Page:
Stephen Karam’s The Humans made its debut in Chicago in 2014. Since that time, it’s subsequent Broadway production, directed by multi-award-winner Joe Mantello, picked up four Tony Awards (including Best Play) and was a Pulitzer Prize finalist for Drama in 2016. This week, the entire New York cast re-assembled for a season on London’s West End.

Back at home, The Humans is about to have its Australian premiere in a production (co-presented by MopHead Productions and Red Line Productions) at Sydney’s Old Fitz Theatre. Leading the production is Sydney Theatre Award-winning director Anthea Williams.

Williams tells Theatre People she is thrilled to direct what she describes as “a remarkable play”.

“It’s such a well written play, that’s why it has won so many awards,” she says. “And, to be honest, that has made my job easier.”

On first reading The Humans in 2016, Williams immediately wanted to direct it. It tells the story of the Blake family, who have assembled for Thanksgiving dinner at a family member’s Manhattan apartment. It’s far from being the first play about families reuniting for holiday occasions, so what does Williams think it is that sets this apart from those plays that have come before?

“This is a hard question to answer without giving away the plot, which is not a way of … telling your readers they’ll just have to come and see it – though, of course, they will,” she says. “One of the unique elements of the play is the thriller element. It’s really interesting how the word borrows from this genre, though I think it sits in the great tradition of American Family plays like Hir, which I directed for Belvoir last year.”

New York critic Jesse Green described The Humans as the most “human play I’ve ever seen about fear and disappointment and the attachments that transcend them”. Does Williams agree with that statement?

“Absolutely,” she says. “It’s such a real and complex piece. The characters are beautifully drawn and our cast have not only created a beautiful family but have created each individual character with the intricacy and love they deserve.”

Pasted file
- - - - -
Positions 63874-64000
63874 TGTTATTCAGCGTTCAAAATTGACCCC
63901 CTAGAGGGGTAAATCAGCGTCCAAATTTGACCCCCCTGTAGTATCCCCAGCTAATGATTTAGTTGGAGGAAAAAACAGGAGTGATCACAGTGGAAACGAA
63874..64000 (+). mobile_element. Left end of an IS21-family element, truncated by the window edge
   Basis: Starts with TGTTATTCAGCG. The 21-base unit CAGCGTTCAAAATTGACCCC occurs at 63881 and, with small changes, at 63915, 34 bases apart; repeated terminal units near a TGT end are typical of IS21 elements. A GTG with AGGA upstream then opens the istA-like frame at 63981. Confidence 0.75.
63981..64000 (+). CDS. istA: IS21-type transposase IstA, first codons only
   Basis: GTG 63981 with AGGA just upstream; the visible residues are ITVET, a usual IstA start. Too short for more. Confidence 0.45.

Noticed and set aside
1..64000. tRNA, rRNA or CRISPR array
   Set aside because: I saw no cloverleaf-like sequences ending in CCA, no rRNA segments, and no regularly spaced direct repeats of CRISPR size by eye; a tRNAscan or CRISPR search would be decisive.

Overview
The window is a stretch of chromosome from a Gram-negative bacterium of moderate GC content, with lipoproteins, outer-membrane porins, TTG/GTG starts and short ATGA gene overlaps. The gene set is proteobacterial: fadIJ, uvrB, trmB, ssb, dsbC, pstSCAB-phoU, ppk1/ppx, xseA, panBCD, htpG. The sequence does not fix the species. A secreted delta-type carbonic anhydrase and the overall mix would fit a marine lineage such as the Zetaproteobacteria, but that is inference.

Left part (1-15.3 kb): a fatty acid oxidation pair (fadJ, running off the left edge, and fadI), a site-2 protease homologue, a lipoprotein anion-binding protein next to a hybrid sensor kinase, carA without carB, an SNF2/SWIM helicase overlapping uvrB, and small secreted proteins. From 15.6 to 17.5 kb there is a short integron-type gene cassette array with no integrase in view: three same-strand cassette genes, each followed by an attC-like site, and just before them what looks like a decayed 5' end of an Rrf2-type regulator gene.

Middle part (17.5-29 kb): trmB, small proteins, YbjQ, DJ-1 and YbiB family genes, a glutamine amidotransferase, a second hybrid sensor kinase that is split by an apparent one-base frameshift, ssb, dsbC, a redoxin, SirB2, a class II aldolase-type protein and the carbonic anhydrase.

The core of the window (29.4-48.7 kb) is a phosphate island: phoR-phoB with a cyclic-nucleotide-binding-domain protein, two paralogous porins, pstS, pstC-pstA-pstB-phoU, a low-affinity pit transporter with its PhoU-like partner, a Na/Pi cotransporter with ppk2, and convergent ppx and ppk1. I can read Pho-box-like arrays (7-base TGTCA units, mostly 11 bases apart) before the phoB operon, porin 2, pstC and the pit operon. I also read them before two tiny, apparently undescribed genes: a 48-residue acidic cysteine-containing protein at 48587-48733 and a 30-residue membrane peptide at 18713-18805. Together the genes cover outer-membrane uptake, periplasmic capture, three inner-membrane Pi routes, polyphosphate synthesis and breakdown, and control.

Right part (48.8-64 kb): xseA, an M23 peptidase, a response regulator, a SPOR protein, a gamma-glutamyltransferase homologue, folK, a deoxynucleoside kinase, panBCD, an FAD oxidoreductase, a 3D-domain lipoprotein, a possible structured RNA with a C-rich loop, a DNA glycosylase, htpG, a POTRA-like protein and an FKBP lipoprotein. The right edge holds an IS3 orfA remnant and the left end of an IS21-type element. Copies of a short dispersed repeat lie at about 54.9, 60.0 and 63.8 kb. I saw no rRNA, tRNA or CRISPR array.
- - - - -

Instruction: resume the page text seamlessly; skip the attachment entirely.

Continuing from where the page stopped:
The cast for The Humans’ Australian premiere season comprises Di Adams, Madeleine Jones, Diana McLean, Arky Michael, Reza Momenzada and Eloise Snape.

“They’re wonderful,” Williams says. “The work they’ve created is so funny and heartfelt.”

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The cast of the Australian premiere production of The Humans (Photo by John Marmaras)

Of course, when The Humans played to great acclaim on Broadway, it did so in houses with hundreds of seats. When it opens in Sydney, the Australian production will play to audiences in the intimate Old Fitz Theatre. Williams believes the piece will translate well in the space.

“The play actually started in smaller venues but was such a success that it transferred to Broadway – the fact that every member of the cast signed on for a further season is a great testament to the show,” she says.

“The play is set in a tiny lightless basement apartment in Chinatown that the youngest member of the Blake family, Brigit, has only just moved into with her boyfriend, Ricard Saad. So, it’s thrilling to be staging it at The Fitz – the audience will feel like they are in the room with the Blake family. Some will almost be sitting at their Thanksgiving table with them.”

And is there an overarching message Williams hopes those who attend take away from The Humans?

“Well I’d prefer not to tell the audience what to feel and think, but let the work speak for itself,” she says. “What I know is that every person I’ve spoken to that has seen or read The Humans has had a profound connection to it. They’ve felt that it has spoken to events in their own life or to the timbre of their own families.”


Season: September 5 – October 6, 2018
Venue: Old Fitz Theatre (129 Dowling St, Woolloomooloo, NSW)
Performance Times: Tuesday – Saturday: 8:00PM; Sunday: 5:00PM; Saturday Matinees: 29 Sep and 6 Oct: 2:00PM

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